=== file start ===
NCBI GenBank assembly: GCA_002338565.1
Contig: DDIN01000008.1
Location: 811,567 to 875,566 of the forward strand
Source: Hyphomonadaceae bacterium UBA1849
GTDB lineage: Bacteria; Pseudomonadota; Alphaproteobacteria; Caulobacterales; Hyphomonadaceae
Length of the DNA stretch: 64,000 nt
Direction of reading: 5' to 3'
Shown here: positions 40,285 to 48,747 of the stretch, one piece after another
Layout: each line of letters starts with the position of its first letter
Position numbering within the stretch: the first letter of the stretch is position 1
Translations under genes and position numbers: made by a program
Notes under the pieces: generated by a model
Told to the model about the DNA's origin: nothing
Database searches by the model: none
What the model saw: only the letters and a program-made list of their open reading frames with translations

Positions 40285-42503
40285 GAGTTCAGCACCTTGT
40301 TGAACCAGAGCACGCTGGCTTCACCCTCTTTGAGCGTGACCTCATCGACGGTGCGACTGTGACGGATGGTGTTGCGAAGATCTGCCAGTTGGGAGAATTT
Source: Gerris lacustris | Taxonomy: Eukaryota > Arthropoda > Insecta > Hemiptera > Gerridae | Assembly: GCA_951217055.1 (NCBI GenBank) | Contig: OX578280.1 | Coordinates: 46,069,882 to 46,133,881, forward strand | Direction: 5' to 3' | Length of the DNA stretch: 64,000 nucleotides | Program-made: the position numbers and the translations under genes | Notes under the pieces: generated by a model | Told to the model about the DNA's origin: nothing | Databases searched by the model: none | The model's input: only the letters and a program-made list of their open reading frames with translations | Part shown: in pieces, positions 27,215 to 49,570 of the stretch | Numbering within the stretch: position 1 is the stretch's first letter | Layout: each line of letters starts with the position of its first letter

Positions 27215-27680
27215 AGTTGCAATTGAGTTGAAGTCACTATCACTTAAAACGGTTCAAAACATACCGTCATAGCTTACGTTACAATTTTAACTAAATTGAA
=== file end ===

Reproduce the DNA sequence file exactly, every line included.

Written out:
NCBI GenBank assembly: GCA_002338565.1
Contig: DDIN01000008.1
Location: 811,567 to 875,566 of the forward strand
Source: Hyphomonadaceae bacterium UBA1849
GTDB lineage: Bacteria; Pseudomonadota; Alphaproteobacteria; Caulobacterales; Hyphomonadaceae
Length of the DNA stretch: 64,000 nt
Direction of reading: 5' to 3'
Shown here: positions 40,285 to 48,747 of the stretch, one piece after another
Layout: each line of letters starts with the position of its first letter
Position numbering within the stretch: the first letter of the stretch is position 1
Translations under genes and position numbers: made by a program
Notes under the pieces: generated by a model
Told to the model about the DNA's origin: nothing
Database searches by the model: none
What the model saw: only the letters and a program-made list of their open reading frames with translations

Positions 40285-42503
40285 GAGTTCAGCACCTTGT
40301 TGAACCAGAGCACGCTGGCTTCACCCTCTTTGAGCGTGACCTCATCGACGGTGCGACTGTGACGGATGGTGTTGCGAAGATCTGCCAGTTGGGAGAATTT
Source: Gerris lacustris | Taxonomy: Eukaryota > Arthropoda > Insecta > Hemiptera > Gerridae | Assembly: GCA_951217055.1 (NCBI GenBank) | Contig: OX578280.1 | Coordinates: 46,069,882 to 46,133,881, forward strand | Direction: 5' to 3' | Length of the DNA stretch: 64,000 nucleotides | Program-made: the position numbers and the translations under genes | Notes under the pieces: generated by a model | Told to the model about the DNA's origin: nothing | Databases searched by the model: none | The model's input: only the letters and a program-made list of their open reading frames with translations | Part shown: in pieces, positions 27,215 to 49,570 of the stretch | Numbering within the stretch: position 1 is the stretch's first letter | Layout: each line of letters starts with the position of its first letter

Positions 27215-27680
27215 AGTTGCAATTGAGTTGAAGTCACTATCACTTAAAACGGTTCAAAACATACCGTCATAGCTTACGTTACAATTTTAACTAAATTGAA